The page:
Want to increase your bench numbers & set new personal records? Check out these 5 technique tweaks that will set you up to exceed all your benching goals!

A good bench session is like going out with your boys on Friday night.

You claim you’re only going out for the “company”, but then all of a sudden you find yourself 12 beers deep, singing karaoke, and fumbling with your Uber app while trying to stay vertical.

Stay classy my friends.

Similarly, you’ll likely find yourself at the gym on Monday night with good intentions to hit 3 sets of flat bench, some cables flies, and a little tricep work before calling it a day.

Well, next thing you know, you’re snorting a line of pre-workout before you end up 15 sets deep while dropping DMX lines between reps.

So much for good intentions…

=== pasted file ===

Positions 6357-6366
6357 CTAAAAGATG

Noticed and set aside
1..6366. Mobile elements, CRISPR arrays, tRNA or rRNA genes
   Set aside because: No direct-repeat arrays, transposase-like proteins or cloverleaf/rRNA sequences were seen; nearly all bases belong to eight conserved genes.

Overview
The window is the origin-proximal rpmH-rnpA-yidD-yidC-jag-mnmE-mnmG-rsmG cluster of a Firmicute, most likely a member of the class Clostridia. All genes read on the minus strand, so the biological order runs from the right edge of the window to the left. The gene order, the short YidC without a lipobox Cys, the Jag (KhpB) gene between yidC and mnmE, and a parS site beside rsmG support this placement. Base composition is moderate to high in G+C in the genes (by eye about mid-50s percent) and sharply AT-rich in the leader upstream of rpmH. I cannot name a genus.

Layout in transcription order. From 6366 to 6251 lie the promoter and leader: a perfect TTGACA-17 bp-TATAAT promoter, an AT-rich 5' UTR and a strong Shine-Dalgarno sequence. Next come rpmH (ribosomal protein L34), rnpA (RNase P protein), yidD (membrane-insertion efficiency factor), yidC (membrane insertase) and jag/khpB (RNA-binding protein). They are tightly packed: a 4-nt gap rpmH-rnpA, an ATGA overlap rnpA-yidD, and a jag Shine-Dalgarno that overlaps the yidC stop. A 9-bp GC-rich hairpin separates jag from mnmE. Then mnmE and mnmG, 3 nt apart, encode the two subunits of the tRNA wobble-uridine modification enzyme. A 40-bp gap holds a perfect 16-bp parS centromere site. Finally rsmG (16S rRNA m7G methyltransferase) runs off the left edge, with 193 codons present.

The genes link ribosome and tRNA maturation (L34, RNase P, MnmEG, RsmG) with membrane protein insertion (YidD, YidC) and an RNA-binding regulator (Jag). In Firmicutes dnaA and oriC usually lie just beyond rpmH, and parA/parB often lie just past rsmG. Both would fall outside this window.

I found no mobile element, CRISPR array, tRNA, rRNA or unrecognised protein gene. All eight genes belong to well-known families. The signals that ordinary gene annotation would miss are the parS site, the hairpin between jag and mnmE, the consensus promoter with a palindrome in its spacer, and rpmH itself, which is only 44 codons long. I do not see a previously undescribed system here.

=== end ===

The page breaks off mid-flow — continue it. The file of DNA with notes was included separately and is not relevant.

Now, before you launch your “hour of power” pec session, you might be interested in a few of these tweaks.

As your man DMX would say, “If I gotsta bring it to you cowards then it's gonna be quick.”

1. “I can’t feel my pecs when I bench?”

PSA: Most people struggle to really feel their chest working during flat barbell bench work.

Why? Well, it could be a cueing or positioning issue. Heck, maybe it’s just the fact that compound movements can be loaded more effectively so your body is more focused on not crushing your sternum with a couple hundred pounds and you forget about the ever magical MMC (mind muscle connection).

Related: 20 Tips To Improve Your Bench Press Strength

Whatever the case, sometimes it can be more beneficial to resort to dumbbell work, as this can be easier on the shoulders. Never the less, some folks still struggle with positioning during the movement, which can hamper their ability to fully stretch the pecs. Here are a few ideas that might help:

2. Well This is Awkward…

Some folks thrive in awkward situations. They enjoy the silence resulting from uncomfortable circumstances and revel in the satisfaction they garner from watching others squirm.

However, squirming under heavy weight is not only awkward, it can be quite dangerous, especially in the case of dumbbell work where each hand functions independently of the other.